Africa

205 Items

Erica Chenoweth, HKS Professor of Public Policy (center), talks with Belfer Center Director Ash Carter (right).

Belfer Center/Benn Craig

Q&A: Erica Chenoweth

| Spring 2019

This Q&A focuses on Erica Chenoweth, Professor of Public Policy at Harvard Kennedy School and a Susan S. and Kenneth L. Wallach Professor at the Radcliffe Institute for Advanced Study. Her research focuses on political violence and its alternatives. Foreign Policy magazine ranked her among the Top 100 Global Thinkers of 2013. Her forthcoming book, Civil Resistance: What Everyone Needs to Know, explores what civil resistance is, how it works, why it sometimes fails, how violence and repression affect it, and the long-term impacts of such resistance.

An Al-Shabab insurgent in Somalia's northern Puntland region

Open source from an Al-Shabab film

Analysis & Opinions - War on the Rocks

The Saga of Mukhtar Robow and Somalia's Fractious Politics

| Jan. 30, 2019

The authors write that much has changed for Mukhtar "Abu Mansur" Robow, a key founding member of the Somali jihadist organization al-Shabaab, over the past decade. In November 2008, al-Shabaab was sweeping across southern and central Somalia toward the capital city of Mogadishu. Robow led the jihadists not only in their fight against the Somali government and allied international forces but also in their enactment of territorial governance and implementation of a harsh form of Islamic law. Ten years later, in October 2018, Robow, who once condemned democracy as "unbelief," announced his candidacy for the presidency of Somalia’s South West State.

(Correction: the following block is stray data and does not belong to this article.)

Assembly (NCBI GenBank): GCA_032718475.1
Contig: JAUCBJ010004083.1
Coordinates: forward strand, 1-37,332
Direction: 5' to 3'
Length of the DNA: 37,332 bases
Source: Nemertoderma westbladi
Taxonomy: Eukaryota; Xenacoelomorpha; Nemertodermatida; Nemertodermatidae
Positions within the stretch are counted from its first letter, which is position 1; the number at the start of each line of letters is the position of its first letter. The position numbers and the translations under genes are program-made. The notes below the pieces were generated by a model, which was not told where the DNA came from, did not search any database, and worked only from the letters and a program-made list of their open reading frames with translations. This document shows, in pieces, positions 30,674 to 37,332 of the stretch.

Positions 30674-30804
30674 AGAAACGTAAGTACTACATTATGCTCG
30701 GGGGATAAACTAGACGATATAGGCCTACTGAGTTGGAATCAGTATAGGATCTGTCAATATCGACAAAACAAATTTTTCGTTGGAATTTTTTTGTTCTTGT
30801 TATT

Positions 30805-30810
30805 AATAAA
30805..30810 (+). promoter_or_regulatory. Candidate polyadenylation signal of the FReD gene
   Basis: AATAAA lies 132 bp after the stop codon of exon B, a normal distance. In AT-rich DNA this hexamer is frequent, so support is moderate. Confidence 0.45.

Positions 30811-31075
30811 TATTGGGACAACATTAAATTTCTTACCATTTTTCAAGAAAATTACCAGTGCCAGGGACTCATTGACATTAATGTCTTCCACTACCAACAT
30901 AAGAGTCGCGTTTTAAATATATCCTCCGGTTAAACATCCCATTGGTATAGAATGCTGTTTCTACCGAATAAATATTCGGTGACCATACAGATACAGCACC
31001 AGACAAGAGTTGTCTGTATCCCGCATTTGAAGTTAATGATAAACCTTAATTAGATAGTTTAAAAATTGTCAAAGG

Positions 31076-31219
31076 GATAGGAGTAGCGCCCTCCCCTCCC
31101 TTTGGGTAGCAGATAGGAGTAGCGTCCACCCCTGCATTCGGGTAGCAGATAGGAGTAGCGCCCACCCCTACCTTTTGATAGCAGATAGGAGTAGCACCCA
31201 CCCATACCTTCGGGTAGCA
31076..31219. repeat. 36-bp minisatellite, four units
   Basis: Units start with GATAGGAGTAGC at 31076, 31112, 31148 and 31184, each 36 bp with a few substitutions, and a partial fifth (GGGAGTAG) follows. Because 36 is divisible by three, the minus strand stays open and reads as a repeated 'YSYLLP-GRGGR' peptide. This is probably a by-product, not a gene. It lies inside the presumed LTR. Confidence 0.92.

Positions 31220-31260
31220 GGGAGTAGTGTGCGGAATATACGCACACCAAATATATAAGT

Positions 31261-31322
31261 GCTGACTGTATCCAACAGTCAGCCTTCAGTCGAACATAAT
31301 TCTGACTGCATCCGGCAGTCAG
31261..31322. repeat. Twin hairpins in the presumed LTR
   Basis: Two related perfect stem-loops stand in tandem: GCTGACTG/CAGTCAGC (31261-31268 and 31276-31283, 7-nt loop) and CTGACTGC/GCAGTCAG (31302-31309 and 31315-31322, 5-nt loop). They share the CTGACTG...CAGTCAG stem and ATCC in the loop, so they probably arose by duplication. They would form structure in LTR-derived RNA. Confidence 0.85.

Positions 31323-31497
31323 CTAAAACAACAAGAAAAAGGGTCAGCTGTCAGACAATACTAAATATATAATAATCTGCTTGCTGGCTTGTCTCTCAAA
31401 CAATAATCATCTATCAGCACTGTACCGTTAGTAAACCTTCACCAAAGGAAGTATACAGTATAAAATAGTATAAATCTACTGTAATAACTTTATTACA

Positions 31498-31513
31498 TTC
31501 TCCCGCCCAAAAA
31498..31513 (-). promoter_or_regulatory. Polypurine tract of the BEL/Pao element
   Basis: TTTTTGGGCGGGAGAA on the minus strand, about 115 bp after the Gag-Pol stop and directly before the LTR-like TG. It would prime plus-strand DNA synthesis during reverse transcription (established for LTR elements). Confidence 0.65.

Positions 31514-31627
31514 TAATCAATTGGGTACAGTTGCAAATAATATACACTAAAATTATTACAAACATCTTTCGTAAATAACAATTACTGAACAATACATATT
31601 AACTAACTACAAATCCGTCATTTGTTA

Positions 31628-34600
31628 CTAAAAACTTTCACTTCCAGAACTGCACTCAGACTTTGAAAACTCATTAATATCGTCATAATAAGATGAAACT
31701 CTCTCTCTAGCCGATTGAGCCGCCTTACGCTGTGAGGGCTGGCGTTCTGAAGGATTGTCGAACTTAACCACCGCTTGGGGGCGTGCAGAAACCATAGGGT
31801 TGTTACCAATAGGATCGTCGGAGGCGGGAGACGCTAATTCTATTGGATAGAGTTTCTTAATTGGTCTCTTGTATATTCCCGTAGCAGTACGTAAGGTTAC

Analysis & Opinions - Foreign Affairs

After the Mogadishu Attacks

| Nov. 03, 2017

On October 14, a terrorist bombing shook Somalia, one of the deadliest since its civil war in 1991. Hundreds were killed and wounded after a suicide bomber detonated an explosives-laden truck along a main road between Mogadishu’s K4 and K5 districts. It was but one such attack that day. The others had failed. Two weeks later, a second major attack rocked the capital on October 28, targeting the popular Naso-Hablod Hotel and killing several senior government and military officials. The gunmen who carried out the attack used uniforms and identity cards from the country's National Intelligence and Security Agency to infiltrate the building. Despite the new signs of public unity across Somalia's divided society, the question remains: Is this violent episode a signal of a resurgent al Shabaab or will it finally trigger a fundamental and lasting change in the country's ongoing insurgency and political situation?